Rasmussen fabricates for any given GOP client a massive "lead" over any given Democrat early, and they maintain that fake number most of the cycle. Then, as election day approaches, Rasmussen stops cooking the numbers and that crazy outlier "lead" magically disappears by election eve. Why? Because Rasmussen knows polling firms are usually judged by their "final polls" on election eve, and so they need their "polls" to drop those phony leads they invented for their clients and become more aligned with the actual election results.

HSR may or may not get built regardless of the election, but don't let the partisan hacks at Rasmussen rattle you.
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  #126  
Old Posted Aug 27, 2010, 11:01 PM
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Next Contender for High-Speed Rail -- Los Angeles or Fresno?


http://www.fastcompany.com/1685354/n...eles-or-fresno

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A new report, Thinking Ahead: High-Speed Rail in California, from the Center for Urban infrastructure, details the benefits of building a mass inter-city high-speed rail system for Southern California, an area of the state that is sorely lacking in user-friendly mass transit. But the real shocker? The writers of the report suggest that most of the money should be used to link Bakersfield and Fresno, in Central California, an area that is mostly farmland and less densely populated than most of the state.

California is to receive a $2.34 billion investment to boost its economy and urban development plans and the idea is that where there are hubs for transportation, those same cities become economic hubs, which explains the focus on Central California. With the University of California's newest addition to the system, UC Merced, California has been trying to make something of its forgotten region for some time now, beyond farming. (High density development can't hurt the property tax rolls, right?)



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  #127  
Old Posted Aug 28, 2010, 12:06 AM
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The current plan goes through Fresno on its way from LA to SF.

Am I missing something here?
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  #128  
Old Posted Aug 28, 2010, 4:08 AM
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Originally Posted by hammersklavier View Post
The current plan goes through Fresno on its way from LA to SF.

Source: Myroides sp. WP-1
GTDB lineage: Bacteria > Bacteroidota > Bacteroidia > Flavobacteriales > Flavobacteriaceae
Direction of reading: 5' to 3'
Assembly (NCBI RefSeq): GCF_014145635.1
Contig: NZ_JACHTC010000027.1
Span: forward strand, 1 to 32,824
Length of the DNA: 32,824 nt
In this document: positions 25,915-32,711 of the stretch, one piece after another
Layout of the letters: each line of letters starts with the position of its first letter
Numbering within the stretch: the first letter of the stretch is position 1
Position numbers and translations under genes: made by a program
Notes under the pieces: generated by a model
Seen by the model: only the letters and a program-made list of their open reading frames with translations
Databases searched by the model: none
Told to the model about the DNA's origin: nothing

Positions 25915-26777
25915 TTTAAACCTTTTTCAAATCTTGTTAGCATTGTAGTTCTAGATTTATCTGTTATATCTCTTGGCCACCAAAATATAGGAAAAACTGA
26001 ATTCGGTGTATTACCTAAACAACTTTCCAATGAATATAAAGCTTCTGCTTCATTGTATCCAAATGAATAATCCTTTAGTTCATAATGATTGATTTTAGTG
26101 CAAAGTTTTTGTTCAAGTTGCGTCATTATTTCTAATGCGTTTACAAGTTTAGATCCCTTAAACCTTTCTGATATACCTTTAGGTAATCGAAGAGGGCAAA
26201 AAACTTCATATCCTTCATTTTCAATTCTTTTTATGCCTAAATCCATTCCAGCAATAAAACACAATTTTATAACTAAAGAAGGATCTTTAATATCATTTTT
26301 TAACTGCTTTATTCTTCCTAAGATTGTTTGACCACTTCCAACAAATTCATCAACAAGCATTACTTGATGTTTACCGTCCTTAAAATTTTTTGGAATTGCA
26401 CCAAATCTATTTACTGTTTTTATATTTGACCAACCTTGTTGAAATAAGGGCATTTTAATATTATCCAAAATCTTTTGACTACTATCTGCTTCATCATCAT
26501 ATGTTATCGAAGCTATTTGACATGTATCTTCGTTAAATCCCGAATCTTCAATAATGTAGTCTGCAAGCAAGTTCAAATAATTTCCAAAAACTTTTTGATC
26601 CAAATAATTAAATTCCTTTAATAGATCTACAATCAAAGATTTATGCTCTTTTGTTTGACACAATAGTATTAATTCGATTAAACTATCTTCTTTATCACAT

Am I missing something here?
They wanna build it in segments.
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  #129  
Old Posted Aug 28, 2010, 5:15 AM
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Originally Posted by hammersklavier View Post
The current plan goes through Fresno on its way from LA to SF.

Am I missing something here?

The question is, which segment first?

I think LA-Anaheim first is dumb. I agree that Bakersfield-Fresno would be a much better start, as it's where the trains will go fastest and where the maintenance facility is.

Theres also a good amount of people currently taking the San Joaquin train every day.
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  #130  
Old Posted Sep 7, 2010, 4:15 PM
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Pacheco Pass high-speed rail route wins again


http://www.sfgate.com/cgi-bin/articl...BAI91F7CUS.DTL

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(09-03) 04:00 PDT Sacramento --

For the third time in as many years, the High-Speed Rail Authority on Thursday chose the Pacheco Pass to speed trains between the Bay Area and Central Valley.

Despite pleas from those who favor an alignment over the Altamont Pass, and Peninsula critics of plans to run high-speed trains on the Caltrain right-of-way, the authority voted 7-0, with two members absent, to reaffirm earlier decisions and approved required environmental studies.

But the decision may not be the last.

"If you approve this, you are going to be heading back to court again and, I would predict, to another adverse decision," said Stuart Flashman, an attorney representing Menlo Park and Atherton in a suit that forced the authority to revisit the environmental study and alignment choice.



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  #131  
Old Posted Sep 8, 2010, 7:36 PM
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hammersklavier: one of several political decisions that makes the California HSR a questionable case. The Central Valley will have milk run stops, so some trains will go to each city, some to just a few. Very few of the trains will be non-stops so the time to get from LA to the Bay will generally be longer than advertised so that air and cars will be far more efficient choices for most people.

You will also notice that you go through SB and Riverside to get from LA to SD. This will pretty much make that connection non-competitive with cars. The OC, which has a natural connection to SD, will have to go 200 miles (and change trains) to get 70 miles to SD.

And try to figure how to get from Sacto or Stockton to the Fairfield/Oakland/East Bay corridor, which is its natural connection as well.

In short, it needs work.
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  #132  
Old Posted Sep 10, 2010, 2:39 AM
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The population growth is the major factor. Travel times on freeways in many of the urbanized areas are expected to quadruple within the next 10-20 years, and the congestion will be almost intolerable. So, high-speed rail should have no trouble competing with cars, short of them flying in the sky, running on sunshine, and driving themselves.